The characteristic of a load waived class A share, which has neither a front-end nor back-end load, but is subject to an annual wrap fee about 1%.
Round lot
Quantities of shares that are whole multiples of 100.
Runs test
A nonparametric statistical technique that measures the likelihood that a series of two variables is a random occurrence.
Russell 3000 Index
A mix of both large- and small capitalization stocks, and to many portfolio managers a better representative of the broad market.
S&P 500 Composite
A value-weighted index containing 500 NYSE-traded securities; probably the most widely used Standard and Poor’s index.
S&P 500 Guide
Contains descriptions of each stock in the S&P market index.
S&P Corporation Records
A comprehensive summary of the firm’s capital structure, the terms of its debt agreements, a listing of subsidiaries, and recent new reports about the firm; includes a daily, weekly, and biweekly cumulative index.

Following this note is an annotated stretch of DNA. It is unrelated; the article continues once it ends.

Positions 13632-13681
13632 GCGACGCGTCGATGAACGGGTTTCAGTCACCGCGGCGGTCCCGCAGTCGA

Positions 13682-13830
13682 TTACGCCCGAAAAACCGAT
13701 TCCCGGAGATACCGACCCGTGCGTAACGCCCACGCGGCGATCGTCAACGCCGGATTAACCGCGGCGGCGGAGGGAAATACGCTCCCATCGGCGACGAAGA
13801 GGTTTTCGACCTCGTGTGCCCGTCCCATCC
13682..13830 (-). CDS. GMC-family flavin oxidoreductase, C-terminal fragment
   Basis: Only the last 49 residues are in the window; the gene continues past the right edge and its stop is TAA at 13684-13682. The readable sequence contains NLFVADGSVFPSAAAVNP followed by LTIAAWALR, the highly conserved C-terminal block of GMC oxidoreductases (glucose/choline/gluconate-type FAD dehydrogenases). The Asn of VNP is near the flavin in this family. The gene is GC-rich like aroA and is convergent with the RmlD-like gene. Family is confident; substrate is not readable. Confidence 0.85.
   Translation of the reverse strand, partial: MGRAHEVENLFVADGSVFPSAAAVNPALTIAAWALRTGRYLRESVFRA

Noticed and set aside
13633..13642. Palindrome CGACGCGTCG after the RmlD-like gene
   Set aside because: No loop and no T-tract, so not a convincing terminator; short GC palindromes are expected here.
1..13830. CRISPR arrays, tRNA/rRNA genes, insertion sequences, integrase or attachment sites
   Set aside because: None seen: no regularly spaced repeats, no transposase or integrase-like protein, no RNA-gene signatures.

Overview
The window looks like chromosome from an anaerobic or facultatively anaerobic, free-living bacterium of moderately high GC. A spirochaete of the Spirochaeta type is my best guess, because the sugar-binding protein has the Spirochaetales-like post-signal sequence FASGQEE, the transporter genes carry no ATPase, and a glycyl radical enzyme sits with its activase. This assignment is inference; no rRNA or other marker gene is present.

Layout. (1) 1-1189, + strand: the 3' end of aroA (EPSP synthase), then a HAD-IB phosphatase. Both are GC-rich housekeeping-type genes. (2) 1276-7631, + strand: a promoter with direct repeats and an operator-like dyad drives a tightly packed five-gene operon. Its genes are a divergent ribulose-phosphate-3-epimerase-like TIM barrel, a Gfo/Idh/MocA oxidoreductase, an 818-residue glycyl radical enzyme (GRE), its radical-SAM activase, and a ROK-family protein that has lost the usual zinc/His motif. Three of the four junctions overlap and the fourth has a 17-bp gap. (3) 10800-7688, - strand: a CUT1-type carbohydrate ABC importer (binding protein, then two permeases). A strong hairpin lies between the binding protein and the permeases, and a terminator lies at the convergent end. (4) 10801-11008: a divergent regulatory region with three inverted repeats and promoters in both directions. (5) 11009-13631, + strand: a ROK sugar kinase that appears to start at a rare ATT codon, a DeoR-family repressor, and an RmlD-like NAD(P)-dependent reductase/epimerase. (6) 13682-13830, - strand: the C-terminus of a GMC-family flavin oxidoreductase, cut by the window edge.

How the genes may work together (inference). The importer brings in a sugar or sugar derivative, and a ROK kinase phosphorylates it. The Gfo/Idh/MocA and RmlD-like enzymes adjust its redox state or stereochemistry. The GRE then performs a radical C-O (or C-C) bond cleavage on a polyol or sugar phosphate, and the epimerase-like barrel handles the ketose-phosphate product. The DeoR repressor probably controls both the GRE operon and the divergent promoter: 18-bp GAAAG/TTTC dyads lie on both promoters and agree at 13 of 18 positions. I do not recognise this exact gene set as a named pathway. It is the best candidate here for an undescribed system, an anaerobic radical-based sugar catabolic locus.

S&P Earnings Forecaster
A compilation of the earnings per share estimates from about 60 investment management firms on approximately 1,600 firms.
S&P Mid Cap 400
An index composed of 400 mid-capitalization securities.
S&P Outlook
A weekly loose-leaf publication providing summary opinions and statistics on a variety of stock and bond market indicators as well as individual issues. Weekly sections include rising and falling stars, rapid growth stocks, and stocks with high dividend growth.
S&P Small Cap 600
An index composed of 600 small cap stocks.
S&P Stock Guide
A small monthly publication with summary statistics on several thousand common stocks, preferred stocks, warrants, and mutual funds.
S&P Super Composite 1500
An index that is composite of the S&P 500, S&P Mid Cap 400, and S&P Small Cap 600.
Safety ranking